This document is for a development version of Ceph.

Mount CephFS using Kernel Driver

The CephFS kernel driver is part of the Linux kernel. It allows mounting CephFS as a regular file system with native kernel performance. It is the client of choice for most use-cases.


CephFS mount device string now uses a new (v2) syntax. The mount helper (and the kernel) is backward compatible with the old syntax. This means that the old syntax can still be used for mounting with newer mount helpers and kernel. However, it is recommended to use the new syntax whenever possible.


Complete General Prerequisites

Go through the prerequisites required by both, kernel as well as FUSE mounts, in Mount CephFS: Prerequisites page.

Is mount helper is present?

mount.ceph helper is installed by Ceph packages. The helper passes the monitor address(es) and CephX user keyrings automatically saving the Ceph admin the effort to pass these details explicitly while mounting CephFS. In case the helper is not present on the client machine, CephFS can still be mounted using kernel but by passing these details explicitly to the mount command. To check whether it is present on your system, do:

stat /sbin/mount.ceph

Which Kernel Version?

Because the kernel client is distributed as part of the linux kernel (not as part of packaged ceph releases), you will need to consider which kernel version to use on your client nodes. Older kernels are known to include buggy ceph clients, and may not support features that more recent Ceph clusters support.

Remember that the “latest” kernel in a stable linux distribution is likely to be years behind the latest upstream linux kernel where Ceph development takes place (including bug fixes).

As a rough guide, as of Ceph 10.x (Jewel), you should be using a least a 4.x kernel. If you absolutely have to use an older kernel, you should use the fuse client instead of the kernel client.

This advice does not apply if you are using a linux distribution that includes CephFS support, as in this case the distributor will be responsible for backporting fixes to their stable kernel: check with your vendor.


In general, the command to mount CephFS via kernel driver looks like this:

mount -t ceph {device-string}={path-to-mounted} {mount-point} -o {key-value-args} {other-args}

Mounting CephFS

On Ceph clusters, CephX is enabled by default. Use mount command to mount CephFS with the kernel driver:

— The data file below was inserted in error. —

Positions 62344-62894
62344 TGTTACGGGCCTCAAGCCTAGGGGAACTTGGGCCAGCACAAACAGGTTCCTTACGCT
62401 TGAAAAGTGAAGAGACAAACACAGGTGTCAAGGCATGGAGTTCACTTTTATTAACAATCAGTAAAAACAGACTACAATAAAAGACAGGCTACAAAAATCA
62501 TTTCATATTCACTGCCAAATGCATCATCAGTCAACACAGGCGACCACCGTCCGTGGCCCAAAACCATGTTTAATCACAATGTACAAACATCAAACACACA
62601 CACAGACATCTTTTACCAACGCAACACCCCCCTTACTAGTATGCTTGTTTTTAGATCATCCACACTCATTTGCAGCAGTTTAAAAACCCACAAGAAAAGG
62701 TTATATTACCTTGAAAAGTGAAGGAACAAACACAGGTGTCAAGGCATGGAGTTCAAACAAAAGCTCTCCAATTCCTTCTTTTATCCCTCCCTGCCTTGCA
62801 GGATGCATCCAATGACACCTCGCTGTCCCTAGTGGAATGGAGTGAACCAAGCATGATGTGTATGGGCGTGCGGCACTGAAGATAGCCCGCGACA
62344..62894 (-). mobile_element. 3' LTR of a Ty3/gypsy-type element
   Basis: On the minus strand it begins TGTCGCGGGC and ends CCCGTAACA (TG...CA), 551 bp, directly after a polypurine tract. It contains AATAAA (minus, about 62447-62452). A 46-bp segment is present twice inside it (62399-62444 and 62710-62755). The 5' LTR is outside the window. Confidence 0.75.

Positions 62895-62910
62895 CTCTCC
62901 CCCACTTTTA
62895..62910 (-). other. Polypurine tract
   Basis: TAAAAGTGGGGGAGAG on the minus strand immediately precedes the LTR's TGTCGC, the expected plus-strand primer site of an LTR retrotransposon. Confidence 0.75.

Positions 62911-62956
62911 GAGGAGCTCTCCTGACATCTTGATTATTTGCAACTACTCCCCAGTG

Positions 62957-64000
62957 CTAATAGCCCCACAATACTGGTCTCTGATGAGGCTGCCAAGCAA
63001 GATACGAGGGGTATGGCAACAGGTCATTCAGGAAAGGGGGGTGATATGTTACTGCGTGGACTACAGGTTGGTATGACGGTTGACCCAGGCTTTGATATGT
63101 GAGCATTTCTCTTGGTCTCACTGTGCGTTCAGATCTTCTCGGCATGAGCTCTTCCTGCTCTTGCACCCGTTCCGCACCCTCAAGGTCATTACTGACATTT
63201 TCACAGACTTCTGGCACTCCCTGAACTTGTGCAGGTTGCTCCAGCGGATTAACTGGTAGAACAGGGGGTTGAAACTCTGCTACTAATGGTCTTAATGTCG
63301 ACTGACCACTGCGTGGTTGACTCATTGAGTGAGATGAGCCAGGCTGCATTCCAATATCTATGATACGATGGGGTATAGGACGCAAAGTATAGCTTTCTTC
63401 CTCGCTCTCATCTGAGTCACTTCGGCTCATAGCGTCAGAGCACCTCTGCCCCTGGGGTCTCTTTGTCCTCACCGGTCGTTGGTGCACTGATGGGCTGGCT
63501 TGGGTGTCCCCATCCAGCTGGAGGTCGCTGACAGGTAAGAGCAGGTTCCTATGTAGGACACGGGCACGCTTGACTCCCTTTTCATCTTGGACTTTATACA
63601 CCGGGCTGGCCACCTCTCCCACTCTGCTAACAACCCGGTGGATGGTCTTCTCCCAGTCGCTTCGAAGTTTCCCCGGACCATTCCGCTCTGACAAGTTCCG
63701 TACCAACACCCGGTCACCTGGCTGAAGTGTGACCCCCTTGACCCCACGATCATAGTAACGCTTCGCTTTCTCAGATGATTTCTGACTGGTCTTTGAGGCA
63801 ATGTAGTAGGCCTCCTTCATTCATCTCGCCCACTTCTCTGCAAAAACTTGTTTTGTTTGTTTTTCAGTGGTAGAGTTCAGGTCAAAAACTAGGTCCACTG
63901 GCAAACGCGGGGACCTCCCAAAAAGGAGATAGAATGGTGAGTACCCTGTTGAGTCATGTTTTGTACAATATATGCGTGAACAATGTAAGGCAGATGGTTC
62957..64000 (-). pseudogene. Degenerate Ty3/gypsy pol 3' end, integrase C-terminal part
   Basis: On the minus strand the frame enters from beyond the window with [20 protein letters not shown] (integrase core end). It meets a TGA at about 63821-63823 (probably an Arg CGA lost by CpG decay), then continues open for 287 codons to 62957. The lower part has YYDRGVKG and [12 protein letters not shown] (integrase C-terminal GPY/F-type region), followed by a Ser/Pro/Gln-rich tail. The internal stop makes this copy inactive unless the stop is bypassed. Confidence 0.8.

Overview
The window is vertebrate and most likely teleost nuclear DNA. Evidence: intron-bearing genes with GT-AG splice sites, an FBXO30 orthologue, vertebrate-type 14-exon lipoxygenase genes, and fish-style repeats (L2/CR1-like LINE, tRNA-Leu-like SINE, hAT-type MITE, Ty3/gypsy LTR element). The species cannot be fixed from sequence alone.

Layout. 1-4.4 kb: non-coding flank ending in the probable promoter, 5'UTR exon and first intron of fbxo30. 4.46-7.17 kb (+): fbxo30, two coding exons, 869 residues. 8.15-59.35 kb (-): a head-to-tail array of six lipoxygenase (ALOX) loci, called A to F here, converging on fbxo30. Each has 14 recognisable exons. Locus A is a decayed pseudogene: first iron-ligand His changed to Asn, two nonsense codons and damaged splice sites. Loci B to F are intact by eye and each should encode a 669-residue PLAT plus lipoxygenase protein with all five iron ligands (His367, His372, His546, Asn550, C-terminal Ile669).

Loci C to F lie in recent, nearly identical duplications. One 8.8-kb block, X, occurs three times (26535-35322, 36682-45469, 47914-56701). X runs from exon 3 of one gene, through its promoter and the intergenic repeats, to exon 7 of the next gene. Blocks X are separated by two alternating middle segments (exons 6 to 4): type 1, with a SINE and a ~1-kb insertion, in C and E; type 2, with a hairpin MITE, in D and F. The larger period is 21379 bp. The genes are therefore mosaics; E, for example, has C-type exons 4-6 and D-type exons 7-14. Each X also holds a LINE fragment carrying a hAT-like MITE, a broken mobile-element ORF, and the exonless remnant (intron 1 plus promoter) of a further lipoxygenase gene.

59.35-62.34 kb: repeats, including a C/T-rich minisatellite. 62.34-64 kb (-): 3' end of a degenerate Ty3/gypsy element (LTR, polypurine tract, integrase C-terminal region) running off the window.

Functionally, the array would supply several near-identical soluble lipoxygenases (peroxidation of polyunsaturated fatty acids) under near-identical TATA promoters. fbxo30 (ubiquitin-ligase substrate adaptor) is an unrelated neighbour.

mkdir /mnt/mycephfs
mount -t ceph <name>@<fsid>.<fs_name>=/ /mnt/mycephfs

name is the username of the CephX user we are using to mount CephFS. fsid is the FSID of the ceph cluster which can be found using ceph fsid command. fs_name is the file system to mount. The kernel driver requires MON’s socket and the secret key for the CephX user, e.g.:

mount -t ceph cephuser@b3acfc0d-575f-41d3-9c91-0e7ed3dbb3fa.cephfs=/ -o mon_addr=,secret=AQATSKdNGBnwLhAAnNDKnH65FmVKpXZJVasUeQ==

When using the mount helper, monitor hosts and FSID are optional. mount.ceph helper figures out these details automatically by finding and reading ceph conf file, .e.g:

mount -t ceph cephuser@.cephfs=/ -o secret=AQATSKdNGBnwLhAAnNDKnH65FmVKpXZJVasUeQ==


Note that the dot (.) still needs to be a part of the device string.

A potential problem with the above command is that the secret key is left in your shell’s command history. To prevent that you can copy the secret key inside a file and pass the file by using the option secretfile instead of secret:

mount -t ceph cephuser@.cephfs=/ /mnt/mycephfs -o secretfile=/etc/ceph/cephuser.secret

Ensure the permissions on the secret key file are appropriate (preferably, 600).

Multiple monitor hosts can be passed by separating each address with a /:

mount -t ceph cephuser@.cephfs=/ /mnt/mycephfs -o mon_addr=,secretfile=/etc/ceph/cephuser.secret

In case CephX is disabled, you can omit any credential related options:

mount -t ceph cephuser@.cephfs=/ /mnt/mycephfs


The ceph user name still needs to be passed as part of the device string.

To mount a subtree of the CephFS root, append the path to the device string:

mount -t ceph cephuser@.cephfs=/subvolume/dir1/dir2 /mnt/mycephfs -o secretfile=/etc/ceph/cephuser.secret

Backward Compatibility

The old syntax is supported for backward compatibility.

To mount CephFS with the kernel driver:

mkdir /mnt/mycephfs
mount -t ceph :/ /mnt/mycephfs -o name=admin

The key-value argument right after option -o is CephX credential; name is the username of the CephX user we are using to mount CephFS.

To mount a non-default FS cephfs2, in case the cluster has multiple FSs:

mount -t ceph :/ /mnt/mycephfs -o name=admin,fs=cephfs2


mount -t ceph :/ /mnt/mycephfs -o name=admin,mds_namespace=cephfs2


The option mds_namespace is deprecated. Use fs= instead when using the old syntax for mounting.

Unmounting CephFS

To unmount the Ceph file system, use the umount command as usual:

umount /mnt/mycephfs


Ensure that you are not within the file system directories before executing this command.

Persistent Mounts

To mount CephFS in your file systems table as a kernel driver, add the following to /etc/fstab:

{name}@.{fs_name}=/ {mount}/{mountpoint} ceph [mon_addr={ipaddress},secret=secretkey|secretfile=/path/to/secretfile],[{mount.options}]  {fs_freq}  {fs_passno}

For example:

cephuser@.cephfs=/     /mnt/ceph    ceph    mon_addr=,noatime,_netdev    0       0

If the secret or secretfile options are not specified then the mount helper will attempt to find a secret for the given name in one of the configured keyrings.

See User Management for details on CephX user management and mount.ceph manual for more options it can take. For troubleshooting, see Kernel mount debugging.

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